"These companies are desperate to keep parents buying these really unhealthy foods... and now they can trumpet ‘no artificial dyes’ as if that makes it a health food…
These kid-oriented cereals are still extremely processed, have virtually no nutritional value, and are fortified with vitamins because the real nutrients have been stripped in processing… If they really wanted to be healthier, they should stop bombarding children with messages to eat candy in a box."
Even efforts to reduce sugars in such foods are nothing more than marketing gimmicks. General Mills, for instance, reduced the sugar in its Cookie Crisp and Lucky Charms cereal from 12 grams per serving to 10 grams… but they’re still high in sugar and not a lot else. Simon continued:9
"What they're looking to do is trim around the edges, doing whatever they can do that doesn't change their business model but looks like they're making a change…[That's because real health-aimed improvements] ‘like not marketing them to children or to parents who probably shouldn't be feeding their kids candy for breakfast... would take too serious a toll on sales.’"
In a report from the Environmental Working Group (EWG), it was even revealed that many popular children's cereals contain more sugar than snack cakes and cookies. For instance, one cup of Kellogg Honey Smacks, which is nearly 56 percent sugar by weight, has more sugar than a Twinkie, while a one-cup serving of 44 other children's cereals analyzed contain more sugar than three Chips Ahoy! cookies.10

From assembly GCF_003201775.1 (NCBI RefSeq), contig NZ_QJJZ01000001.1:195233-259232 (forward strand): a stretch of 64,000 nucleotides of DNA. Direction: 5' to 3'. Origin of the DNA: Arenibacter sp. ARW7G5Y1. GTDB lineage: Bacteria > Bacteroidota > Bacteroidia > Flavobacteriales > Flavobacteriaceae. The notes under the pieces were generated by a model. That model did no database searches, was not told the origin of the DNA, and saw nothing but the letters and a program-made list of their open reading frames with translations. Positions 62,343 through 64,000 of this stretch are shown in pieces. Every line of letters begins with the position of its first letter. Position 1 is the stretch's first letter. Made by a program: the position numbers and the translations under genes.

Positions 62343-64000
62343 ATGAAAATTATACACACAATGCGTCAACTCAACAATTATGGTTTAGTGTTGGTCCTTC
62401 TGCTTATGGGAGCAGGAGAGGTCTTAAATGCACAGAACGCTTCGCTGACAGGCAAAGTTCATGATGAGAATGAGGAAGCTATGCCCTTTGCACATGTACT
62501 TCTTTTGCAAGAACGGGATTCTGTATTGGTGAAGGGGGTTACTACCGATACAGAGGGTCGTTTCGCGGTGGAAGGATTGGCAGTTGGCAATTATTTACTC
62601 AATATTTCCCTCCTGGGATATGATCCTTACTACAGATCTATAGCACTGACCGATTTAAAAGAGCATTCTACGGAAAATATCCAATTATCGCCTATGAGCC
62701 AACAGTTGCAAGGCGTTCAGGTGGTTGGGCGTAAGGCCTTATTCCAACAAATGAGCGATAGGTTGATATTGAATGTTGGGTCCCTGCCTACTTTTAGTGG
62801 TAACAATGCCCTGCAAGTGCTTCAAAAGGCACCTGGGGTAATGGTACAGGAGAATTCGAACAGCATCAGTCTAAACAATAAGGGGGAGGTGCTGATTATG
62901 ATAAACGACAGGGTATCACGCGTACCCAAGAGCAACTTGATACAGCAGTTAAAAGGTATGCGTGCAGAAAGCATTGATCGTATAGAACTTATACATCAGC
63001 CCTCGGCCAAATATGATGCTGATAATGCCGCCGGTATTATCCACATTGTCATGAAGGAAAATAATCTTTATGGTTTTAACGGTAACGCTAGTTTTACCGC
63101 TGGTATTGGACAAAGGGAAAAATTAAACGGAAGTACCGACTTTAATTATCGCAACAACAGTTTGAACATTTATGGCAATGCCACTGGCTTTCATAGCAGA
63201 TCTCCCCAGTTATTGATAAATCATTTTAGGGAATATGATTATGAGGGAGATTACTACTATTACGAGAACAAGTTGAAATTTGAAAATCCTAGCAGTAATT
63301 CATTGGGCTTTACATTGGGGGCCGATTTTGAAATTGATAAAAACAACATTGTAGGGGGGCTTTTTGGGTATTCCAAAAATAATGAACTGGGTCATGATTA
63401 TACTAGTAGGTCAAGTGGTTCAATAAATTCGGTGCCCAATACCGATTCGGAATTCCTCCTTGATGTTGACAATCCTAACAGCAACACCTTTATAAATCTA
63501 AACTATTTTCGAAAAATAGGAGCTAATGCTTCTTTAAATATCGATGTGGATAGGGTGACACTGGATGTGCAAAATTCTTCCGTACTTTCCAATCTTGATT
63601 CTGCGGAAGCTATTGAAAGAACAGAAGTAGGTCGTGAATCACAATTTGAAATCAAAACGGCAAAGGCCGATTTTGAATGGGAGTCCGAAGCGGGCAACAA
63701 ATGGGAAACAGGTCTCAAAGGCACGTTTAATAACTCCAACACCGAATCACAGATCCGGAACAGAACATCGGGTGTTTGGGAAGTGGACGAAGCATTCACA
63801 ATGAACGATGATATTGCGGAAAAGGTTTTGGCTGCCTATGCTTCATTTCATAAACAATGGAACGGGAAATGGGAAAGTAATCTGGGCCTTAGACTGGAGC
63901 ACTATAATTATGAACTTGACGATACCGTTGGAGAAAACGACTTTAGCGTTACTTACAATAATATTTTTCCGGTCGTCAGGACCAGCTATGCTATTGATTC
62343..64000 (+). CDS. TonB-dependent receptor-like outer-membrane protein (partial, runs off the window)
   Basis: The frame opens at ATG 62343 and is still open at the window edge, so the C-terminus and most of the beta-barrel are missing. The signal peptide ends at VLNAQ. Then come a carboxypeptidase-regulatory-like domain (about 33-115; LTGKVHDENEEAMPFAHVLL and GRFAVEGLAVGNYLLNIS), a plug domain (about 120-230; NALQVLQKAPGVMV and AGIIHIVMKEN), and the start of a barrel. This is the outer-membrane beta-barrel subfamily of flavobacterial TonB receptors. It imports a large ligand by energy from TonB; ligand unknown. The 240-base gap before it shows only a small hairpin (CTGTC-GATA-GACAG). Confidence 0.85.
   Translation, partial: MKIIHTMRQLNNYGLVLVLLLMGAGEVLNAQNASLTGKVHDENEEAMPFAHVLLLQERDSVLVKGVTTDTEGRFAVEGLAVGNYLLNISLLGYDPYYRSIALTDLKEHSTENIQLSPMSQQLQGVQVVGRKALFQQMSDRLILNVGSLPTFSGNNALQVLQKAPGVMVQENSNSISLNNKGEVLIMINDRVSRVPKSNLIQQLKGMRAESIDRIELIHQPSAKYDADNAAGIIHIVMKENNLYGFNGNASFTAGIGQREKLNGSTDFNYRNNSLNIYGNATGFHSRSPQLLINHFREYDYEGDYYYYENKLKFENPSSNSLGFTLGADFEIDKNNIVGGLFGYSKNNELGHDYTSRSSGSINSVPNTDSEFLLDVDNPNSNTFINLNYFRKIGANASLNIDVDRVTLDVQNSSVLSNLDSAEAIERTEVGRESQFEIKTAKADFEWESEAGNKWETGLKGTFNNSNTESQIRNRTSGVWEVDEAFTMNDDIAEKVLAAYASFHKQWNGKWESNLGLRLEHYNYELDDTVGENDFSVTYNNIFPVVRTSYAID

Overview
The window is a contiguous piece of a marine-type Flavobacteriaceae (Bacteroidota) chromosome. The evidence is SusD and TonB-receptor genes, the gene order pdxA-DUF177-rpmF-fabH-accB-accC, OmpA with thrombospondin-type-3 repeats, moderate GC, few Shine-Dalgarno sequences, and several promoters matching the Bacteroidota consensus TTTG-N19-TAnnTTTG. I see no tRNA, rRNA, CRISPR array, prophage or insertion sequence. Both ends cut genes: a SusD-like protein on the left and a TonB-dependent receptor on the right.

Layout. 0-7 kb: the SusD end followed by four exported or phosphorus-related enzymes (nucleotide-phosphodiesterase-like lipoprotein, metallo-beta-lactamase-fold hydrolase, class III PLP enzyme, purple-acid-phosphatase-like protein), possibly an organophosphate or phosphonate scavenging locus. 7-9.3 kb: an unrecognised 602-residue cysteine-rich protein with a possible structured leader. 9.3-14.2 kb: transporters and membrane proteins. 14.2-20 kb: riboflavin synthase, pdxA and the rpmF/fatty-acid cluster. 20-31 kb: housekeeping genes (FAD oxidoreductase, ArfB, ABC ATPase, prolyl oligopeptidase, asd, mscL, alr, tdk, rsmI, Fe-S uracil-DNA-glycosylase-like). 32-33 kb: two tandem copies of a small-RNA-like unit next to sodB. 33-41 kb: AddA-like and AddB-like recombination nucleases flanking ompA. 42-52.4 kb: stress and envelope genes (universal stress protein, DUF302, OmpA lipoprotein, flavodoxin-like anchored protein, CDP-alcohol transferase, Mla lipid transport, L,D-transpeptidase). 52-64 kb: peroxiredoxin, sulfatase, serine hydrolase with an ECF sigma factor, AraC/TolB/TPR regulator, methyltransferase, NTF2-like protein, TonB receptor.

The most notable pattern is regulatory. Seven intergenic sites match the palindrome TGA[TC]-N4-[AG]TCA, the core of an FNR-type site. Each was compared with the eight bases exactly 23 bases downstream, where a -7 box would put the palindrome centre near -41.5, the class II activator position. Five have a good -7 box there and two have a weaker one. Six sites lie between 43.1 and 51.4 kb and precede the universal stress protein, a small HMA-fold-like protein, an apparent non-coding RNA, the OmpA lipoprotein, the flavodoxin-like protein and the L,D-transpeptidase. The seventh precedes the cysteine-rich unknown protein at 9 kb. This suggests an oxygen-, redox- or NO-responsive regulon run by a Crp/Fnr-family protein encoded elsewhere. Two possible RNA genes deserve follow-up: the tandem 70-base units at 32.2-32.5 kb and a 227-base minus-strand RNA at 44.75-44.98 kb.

If you need a recap of why sugar is a health disaster, you can find one here. In addition to acting as a root cause of obesity, diabetes, heart disease, and numerous other chronic diseases, excessive intake of refined sugar, like grains, can upset the balance of bacteria in your digestive tract, encouraging damage to your intestinal lining that can lead to leaky gut.
Sugary children's cereals are a double-edged sword, assaulting your fragile gastrointestinal tract with both damaging sugar and grains. Please do your kids a great favor and offer them a healthier breakfast instead.
The Dorito Effect: How Artificial Flavors Make You Lose Your Taste for Healthy Foods
In his book The Dorito Effect, author Mark Schatzker explains how artificial flavors in foods have not only made people crave them, but at the same time have programmed us to believe that’s how all foods should taste. The end result is that our taste don’t appreciate the natural flavors in fresh foods the way they once did, and our brains are fooled into thinking our bodies are getting the same nutrition from, say, orange “flavor” as they do from an actual orange. As reported in Mashable:11
“‘Americans now use 600 million pounds of flavorings every year,’ he [Schatzker] says. ‘We have made bland, high calorie food taste thrillingly delicious. And we can’t stop eating it. And to make matters worse, whole foods, like tomatoes, chickens, and cucumbers, are getting blander and blander. In short, everything that’s gone wrong with food and our eating habits can be understood through flavor.